"Good evening!" Blondin, with his light, loitering step, crossed the threshold, and Richard closed the door. He took his chair again, and reached toward the bell that would have brought Bottomley to summon Nina in turn. But halfway to the bell his resolution wavered, disappeared. Instead, he rested his elbows on the table, and his head in his hands, and there sounded from his chest a great sigh that was almost a groan.
Oh, he was tired--he was tired--he was tired! It was all a mess-- the boy, the girl, their mother, his own arrangements for their protection and safety. All a mess.
She had been beautiful, that girl, with her golden hair in the lamplight, and her white arms a little raised to rest her locked hands on the chair. Like some superb actress of tragedy, some splendid and sullen prisoner at the bar. The slender figure in the dull wrapping of satin, and the white bosom, had looked so young, so virginal, the blue eyes were so honestly frightened and ashamed. And she had been that bounder's wife--in his arms! Divorced! Harriet Field? Poor girl, cornered by this unscrupulous scoundrel, this bully, with all the ugly past dragged up like the muddy bottom of a river, staining and clouding the clear waters. And what a look she had given him, there under the lamp!
"It's a funny code," he mused. "Barbarians, that's what we are, when it comes to women. Nina, Ida, Isabelle, Harriet--all of them pay for the man-made rule! I shouldn't have forced her hand in this business marriage; it was taking an advantage of her. No woman wants to marry for anything but love, and if she had married for love, she would have made a clean breast of this old affair, of course. I didn't exact that. We've made a nice mess of it, all around!
"I mustn't let her work herself into a fever over all this!" he found himself thinking.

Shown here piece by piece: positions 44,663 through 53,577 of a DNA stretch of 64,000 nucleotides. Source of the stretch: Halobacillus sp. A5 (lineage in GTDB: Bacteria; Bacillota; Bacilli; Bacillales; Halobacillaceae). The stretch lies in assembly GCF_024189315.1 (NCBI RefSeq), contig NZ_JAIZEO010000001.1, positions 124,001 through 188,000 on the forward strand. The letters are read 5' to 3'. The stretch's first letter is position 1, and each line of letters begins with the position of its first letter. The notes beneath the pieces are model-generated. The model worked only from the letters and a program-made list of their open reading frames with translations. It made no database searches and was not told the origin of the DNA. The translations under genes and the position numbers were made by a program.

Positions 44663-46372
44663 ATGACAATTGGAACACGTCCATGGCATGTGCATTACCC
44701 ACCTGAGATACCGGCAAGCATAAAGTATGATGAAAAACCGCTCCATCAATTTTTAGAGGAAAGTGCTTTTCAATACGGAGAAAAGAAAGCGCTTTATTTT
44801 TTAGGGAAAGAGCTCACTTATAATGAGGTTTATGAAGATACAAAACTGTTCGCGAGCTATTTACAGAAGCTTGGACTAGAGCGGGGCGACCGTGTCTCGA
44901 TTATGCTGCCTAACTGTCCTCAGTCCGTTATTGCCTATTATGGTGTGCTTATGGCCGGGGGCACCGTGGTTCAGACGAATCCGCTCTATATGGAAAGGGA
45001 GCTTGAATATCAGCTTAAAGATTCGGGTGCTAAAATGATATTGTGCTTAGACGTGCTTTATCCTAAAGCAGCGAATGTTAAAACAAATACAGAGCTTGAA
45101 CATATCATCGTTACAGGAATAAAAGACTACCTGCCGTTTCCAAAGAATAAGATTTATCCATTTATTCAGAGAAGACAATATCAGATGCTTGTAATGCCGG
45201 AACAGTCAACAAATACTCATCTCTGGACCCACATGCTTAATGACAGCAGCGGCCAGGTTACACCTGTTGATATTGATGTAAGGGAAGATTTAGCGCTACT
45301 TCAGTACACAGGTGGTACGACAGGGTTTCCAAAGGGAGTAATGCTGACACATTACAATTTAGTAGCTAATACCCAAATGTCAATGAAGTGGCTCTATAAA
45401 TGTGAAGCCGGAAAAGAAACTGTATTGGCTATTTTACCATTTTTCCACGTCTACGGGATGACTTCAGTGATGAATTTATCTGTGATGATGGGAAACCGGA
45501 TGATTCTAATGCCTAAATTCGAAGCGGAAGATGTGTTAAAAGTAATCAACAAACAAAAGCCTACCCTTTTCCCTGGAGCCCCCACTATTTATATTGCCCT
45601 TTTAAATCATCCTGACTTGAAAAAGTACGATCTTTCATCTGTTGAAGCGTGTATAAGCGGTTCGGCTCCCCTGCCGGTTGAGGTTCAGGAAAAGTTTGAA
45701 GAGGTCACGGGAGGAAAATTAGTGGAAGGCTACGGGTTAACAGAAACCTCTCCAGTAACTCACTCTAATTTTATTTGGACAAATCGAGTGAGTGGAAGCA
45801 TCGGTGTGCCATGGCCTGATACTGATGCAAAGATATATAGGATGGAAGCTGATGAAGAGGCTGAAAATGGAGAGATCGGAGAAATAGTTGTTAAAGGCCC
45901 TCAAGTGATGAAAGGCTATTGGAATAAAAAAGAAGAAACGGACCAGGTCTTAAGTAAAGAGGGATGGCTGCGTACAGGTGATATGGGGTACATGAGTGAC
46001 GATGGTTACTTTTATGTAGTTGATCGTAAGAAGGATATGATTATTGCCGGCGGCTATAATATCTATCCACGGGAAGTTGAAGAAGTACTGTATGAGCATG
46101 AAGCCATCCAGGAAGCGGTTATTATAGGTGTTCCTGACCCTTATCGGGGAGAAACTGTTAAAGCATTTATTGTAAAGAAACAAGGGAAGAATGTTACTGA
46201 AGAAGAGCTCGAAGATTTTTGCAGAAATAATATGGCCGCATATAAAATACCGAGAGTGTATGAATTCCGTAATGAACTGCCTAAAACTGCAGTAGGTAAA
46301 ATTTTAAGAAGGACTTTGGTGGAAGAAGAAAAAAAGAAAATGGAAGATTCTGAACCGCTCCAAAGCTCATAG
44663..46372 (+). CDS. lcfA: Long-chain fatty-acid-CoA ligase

But Nina must be the first consideration. He must plan for Nina. He brought his thoughts back resolutely--his daughter must break her engagement now, there was that much gained. And for the journey to Rio--
"But why didn't she tell me!" he interrupted himself, suddenly. The reference was not to Nina. Again he saw the superb white shoulders in the soft flood of lamp-light, and the flash of the blue eyes that turned toward Blondin.
"She could have killed him!" Richard said. "My God! how she will love when she does love!"
Meanwhile, to Harriet had come the bitterest hour of her life. She had reached a crossroads, and with steady fingers and an anguished heart she prepared for the only step that to her whirling brain and shamed soul seemed possible. She must disappear. There was no alternative.
She had harmed them all, they could only think of her now as an unscrupulous and mischievous woman who had by chance entered their lives when they were all in desperate need of wisdom and guidance, who had played her own contemptible game, and added one more hurt to the hurt reputation of the house of Carter.
Harriet got out of her evening gown and into a loose wrapper. She went about somewhat aimlessly, yet the suitcases, spread open on the bed, were gradually filled, and her personal possessions gradually disappeared from tables and walls. Now and then she stopped short, heartsick and trembling; once her lips quivered and her eyes filled, but for the most part she did not pause.
Nina, at about eleven, had come to the door between their rooms, and opened it. The girl was undressed, and for a few moments she watched Harriet scowlingly, with narrowed eyes.
"Are you going away?" she said, presently. Harriet brought heavy eyes to meet hers, and stood considering a minute, as if bringing her thoughts back a long distance.
"I--going away? Yes," she said, slowly. "Yes, I may."
Nina still stood watching, which seemed vaguely to trouble Harriet, who gave her a restless glance now and then as she went to and fro. Presently she spoke to Nina again.
"Good-night!" snapped Nina, and the door slammed.